Jacinda Ardern busy promoting NZ on US visit

“They’re open for business! You gotta go down!”

That was the endorsement from one of America's most popular late night television hosts in New York on Wednesday, where Prime Minister Jacinda Ardern joined Stephen Colbert as part of her trade and tourism trip to the US.

“I’ve brought you a cold bin of beef," she quipped - going on to explain she was gifting Colbert a chilly bin of New Zealand’s finest grass fed, net carbon zero meat.

The Silver Fern Farms product was fresh from a launch across town attended by the PM, along with a host of trade delegates and expat Kiwis.

The quick appearance was one of many hotel hops throughout the day, with Ardern also engaging with travel editors and US powerhouse investment manager BlackRock.

America is our third-largest trading partner - New Zealand is their 47th.

There’s no free trade agreement between the two and negotiating deals has been made harder since the former US administration pulled out of the Trans Pacific Partnership.

“I think it was a huge mistake for the Trump administration to pull out of the CPTPP,” said US Chamber of Commerce's Myron Brilliant. "I think it's been a mistake of the Biden administration not to look at that as an opportunity."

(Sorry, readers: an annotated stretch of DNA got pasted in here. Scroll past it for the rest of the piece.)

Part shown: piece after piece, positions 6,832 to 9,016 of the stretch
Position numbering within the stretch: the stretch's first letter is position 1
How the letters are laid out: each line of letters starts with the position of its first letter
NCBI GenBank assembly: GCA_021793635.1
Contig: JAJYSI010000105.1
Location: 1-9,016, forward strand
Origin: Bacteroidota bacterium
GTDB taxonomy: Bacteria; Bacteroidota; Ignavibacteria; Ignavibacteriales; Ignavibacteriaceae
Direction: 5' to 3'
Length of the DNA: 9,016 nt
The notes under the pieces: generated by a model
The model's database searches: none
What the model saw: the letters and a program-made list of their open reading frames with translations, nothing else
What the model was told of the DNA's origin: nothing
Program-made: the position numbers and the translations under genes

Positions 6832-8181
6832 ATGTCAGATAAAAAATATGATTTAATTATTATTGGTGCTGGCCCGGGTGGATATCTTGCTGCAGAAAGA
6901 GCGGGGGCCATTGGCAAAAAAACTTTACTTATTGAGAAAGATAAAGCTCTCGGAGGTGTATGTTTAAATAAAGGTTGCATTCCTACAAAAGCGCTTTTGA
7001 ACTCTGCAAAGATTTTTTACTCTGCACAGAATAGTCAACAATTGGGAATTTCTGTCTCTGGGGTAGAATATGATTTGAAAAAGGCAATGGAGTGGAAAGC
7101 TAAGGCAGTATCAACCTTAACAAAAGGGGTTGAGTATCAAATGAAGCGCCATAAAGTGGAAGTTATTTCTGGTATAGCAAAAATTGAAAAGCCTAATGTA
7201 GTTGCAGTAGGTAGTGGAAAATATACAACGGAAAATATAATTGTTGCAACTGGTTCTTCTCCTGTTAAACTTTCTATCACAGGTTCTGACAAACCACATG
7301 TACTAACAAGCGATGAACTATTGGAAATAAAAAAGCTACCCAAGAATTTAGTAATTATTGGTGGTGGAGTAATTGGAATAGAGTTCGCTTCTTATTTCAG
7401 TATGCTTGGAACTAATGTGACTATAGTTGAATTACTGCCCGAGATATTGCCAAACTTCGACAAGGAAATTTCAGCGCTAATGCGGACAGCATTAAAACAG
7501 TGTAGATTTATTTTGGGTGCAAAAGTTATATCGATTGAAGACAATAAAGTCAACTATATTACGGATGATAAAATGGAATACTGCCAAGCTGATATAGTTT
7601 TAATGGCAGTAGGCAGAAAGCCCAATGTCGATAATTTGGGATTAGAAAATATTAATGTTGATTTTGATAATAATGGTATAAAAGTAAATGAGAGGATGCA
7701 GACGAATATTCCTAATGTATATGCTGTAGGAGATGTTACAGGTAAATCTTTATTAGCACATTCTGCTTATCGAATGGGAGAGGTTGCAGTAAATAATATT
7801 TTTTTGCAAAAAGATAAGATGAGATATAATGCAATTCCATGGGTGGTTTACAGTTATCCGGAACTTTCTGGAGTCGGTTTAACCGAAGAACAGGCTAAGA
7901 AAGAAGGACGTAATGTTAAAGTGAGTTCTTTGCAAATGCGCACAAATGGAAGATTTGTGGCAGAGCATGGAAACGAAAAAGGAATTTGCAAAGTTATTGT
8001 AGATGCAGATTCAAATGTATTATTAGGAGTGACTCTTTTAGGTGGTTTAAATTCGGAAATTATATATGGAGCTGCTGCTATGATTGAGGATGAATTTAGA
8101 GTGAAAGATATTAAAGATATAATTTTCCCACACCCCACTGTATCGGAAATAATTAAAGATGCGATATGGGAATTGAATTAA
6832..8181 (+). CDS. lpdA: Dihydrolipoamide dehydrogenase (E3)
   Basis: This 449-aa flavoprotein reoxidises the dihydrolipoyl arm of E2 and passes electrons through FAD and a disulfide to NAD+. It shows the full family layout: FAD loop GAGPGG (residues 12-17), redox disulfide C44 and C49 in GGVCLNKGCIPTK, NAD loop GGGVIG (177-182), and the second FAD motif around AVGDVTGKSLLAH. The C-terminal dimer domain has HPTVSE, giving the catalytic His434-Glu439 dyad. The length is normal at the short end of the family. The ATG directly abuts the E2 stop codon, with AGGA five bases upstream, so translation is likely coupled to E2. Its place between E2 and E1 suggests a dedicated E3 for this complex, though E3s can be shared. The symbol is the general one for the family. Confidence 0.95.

READ MORE: Ardern off to US to promote trade, tourism, Biden meeting unclear

But there’s little appetite for the US to rejoin the alliance, especially now inflation has hit record-high levels and economists are warning of a looming recession.

New Zealand scenery (file photo).

At the same time, the increasing political power play between the US and China is threatening to overshadow New Zealand’s mission.

Ardern also made a brief visit to the UN Secretary General on Wednesday, before reiterating New Zealand's neutral position to reporters.

“There is tension in our region. We have, over various periods of time, seen escalation in language, [and] we will constantly call on New Zealand’s behalf, and others, for peace and stability in our region,” she said.

With several days left and a busy schedule across both sides of the country, New Zealand continues to dance the delicate line between trade and diplomacy.